Why does MapSet use empty lists instead of `nil` for the values of the maps keys?

I was playing around with MapSet, and I turned it into a plain map with Map.from_struct(). I was aware that underneath it was essentially just using map keys to ensure that it was a set, but I wasn’t sure why instead of all the values being nil, they are all empty lists ([]). Is there a reason why?

iex(16)> MapSet.new() |> MapSet.put(:a) |> MapSet.put(:b) |> Map.from_struct
%{map: %{a: [], b: []}, version: 2}
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I don’t know why they have choosen the empty list, though it might be because it’s a highly optimised value in the beam itself.

But it’s not nil because it’s behaviour for access behaviour.

Looks like it was done to reduce space used when serialised using Erlang term format

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Thanks for finding that. Very interesting that an empty list is so much smaller than nil when converted to binary (in fact it was smaller than anything else I could find).

The empty list is basically the NULL pointer internally. That’s why it is that small. It can be represented in a single byte which is usually used to tag the type of the following data.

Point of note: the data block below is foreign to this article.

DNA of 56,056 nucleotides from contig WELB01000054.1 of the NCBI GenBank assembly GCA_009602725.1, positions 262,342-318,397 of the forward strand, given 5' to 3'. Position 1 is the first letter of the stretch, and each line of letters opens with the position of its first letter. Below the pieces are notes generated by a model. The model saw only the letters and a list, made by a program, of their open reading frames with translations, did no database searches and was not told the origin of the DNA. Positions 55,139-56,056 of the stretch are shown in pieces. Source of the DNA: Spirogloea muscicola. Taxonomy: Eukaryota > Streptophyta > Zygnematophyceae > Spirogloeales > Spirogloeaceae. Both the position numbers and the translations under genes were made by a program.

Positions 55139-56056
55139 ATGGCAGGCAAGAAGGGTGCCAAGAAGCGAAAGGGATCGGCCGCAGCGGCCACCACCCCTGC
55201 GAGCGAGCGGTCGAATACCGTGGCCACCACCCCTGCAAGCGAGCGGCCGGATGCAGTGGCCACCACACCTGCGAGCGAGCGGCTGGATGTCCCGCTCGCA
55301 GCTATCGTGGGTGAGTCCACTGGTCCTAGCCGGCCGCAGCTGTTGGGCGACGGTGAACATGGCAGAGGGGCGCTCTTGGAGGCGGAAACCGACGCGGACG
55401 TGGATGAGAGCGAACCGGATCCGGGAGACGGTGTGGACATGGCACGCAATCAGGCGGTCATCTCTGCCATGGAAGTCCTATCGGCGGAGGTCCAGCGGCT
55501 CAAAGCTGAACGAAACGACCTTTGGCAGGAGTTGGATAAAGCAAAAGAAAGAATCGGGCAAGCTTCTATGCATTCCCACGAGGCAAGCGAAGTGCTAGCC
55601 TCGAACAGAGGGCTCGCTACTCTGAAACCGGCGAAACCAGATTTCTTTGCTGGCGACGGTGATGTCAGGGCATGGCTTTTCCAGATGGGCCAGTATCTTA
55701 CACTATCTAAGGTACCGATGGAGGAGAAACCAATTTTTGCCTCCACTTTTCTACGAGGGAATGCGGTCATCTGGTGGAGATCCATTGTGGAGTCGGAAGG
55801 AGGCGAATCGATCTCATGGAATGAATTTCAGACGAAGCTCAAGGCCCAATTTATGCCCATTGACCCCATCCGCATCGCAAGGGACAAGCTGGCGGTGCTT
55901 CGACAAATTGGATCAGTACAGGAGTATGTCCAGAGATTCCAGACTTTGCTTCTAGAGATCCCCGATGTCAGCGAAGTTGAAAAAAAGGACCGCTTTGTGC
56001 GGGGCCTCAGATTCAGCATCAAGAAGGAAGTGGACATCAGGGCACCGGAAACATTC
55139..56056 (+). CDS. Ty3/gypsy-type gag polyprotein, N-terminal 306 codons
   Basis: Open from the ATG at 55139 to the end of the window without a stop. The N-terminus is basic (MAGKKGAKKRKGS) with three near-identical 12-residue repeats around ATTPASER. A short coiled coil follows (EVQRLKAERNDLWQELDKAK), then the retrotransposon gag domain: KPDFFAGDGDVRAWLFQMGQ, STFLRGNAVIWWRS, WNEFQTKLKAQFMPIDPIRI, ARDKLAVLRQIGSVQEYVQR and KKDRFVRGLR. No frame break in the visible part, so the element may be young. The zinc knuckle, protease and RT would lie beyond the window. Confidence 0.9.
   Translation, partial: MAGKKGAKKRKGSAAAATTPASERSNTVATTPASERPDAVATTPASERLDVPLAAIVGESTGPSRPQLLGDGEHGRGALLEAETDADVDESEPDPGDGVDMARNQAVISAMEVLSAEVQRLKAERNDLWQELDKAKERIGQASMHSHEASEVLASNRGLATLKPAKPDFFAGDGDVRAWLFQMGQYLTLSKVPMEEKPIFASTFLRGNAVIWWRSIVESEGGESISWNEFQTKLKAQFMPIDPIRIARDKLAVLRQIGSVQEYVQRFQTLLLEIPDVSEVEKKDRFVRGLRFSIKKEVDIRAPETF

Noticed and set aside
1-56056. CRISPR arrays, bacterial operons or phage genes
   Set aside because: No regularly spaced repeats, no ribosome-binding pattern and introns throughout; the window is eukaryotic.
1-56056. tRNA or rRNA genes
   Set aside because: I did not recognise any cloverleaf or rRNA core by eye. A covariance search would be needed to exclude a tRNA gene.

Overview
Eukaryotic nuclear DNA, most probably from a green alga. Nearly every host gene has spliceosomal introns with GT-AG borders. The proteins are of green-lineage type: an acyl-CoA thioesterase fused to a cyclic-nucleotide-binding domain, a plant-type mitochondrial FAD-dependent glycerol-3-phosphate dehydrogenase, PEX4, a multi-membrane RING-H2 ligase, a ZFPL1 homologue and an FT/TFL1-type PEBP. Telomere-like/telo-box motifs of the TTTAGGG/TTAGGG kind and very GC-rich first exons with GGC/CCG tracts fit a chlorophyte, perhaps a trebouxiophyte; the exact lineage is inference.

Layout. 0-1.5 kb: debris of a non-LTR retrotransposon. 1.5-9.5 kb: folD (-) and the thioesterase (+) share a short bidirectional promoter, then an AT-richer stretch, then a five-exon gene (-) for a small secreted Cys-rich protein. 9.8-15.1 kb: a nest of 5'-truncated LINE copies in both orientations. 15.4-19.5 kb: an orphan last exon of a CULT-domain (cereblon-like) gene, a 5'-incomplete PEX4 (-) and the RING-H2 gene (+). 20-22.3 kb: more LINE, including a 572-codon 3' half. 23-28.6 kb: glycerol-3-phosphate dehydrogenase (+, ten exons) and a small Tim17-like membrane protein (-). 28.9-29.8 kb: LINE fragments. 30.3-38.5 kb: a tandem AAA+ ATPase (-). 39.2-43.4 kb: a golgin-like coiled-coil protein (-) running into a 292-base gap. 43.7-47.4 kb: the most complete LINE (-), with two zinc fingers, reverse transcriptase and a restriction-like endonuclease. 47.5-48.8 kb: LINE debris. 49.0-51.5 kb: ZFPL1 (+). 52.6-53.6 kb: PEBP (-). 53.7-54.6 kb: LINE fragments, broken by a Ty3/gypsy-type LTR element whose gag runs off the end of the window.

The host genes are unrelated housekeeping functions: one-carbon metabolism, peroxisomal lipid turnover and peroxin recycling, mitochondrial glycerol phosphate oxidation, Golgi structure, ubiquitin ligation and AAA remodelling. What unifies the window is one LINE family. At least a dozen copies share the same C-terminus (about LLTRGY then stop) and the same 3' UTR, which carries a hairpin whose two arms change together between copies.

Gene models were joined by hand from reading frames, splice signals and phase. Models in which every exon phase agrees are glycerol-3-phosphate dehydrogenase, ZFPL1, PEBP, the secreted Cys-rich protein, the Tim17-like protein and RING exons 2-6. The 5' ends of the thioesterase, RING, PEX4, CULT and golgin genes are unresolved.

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In BEAM there is no nil (not true and false), these are just regular atoms nil == :nil. That is why the empty list, which is “special value” has the smallest representation (in ETF nil need to encode its name as well as it can not exist on target machine or can be in different place, while the empty list will always be there and will always occupy the same “space” in all instances).

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Well technically in the BEAM the empty list of [] is called the nil type internally, that’s traditional among many languages, the empty list is nil, I don’t know why Elixir uses an atom for that, it’s still really really weird to me even to this day… I still assert that nil in Elixir should have originally mapped to [] on the BEAM as one would expect a nil type to do. ^.^;

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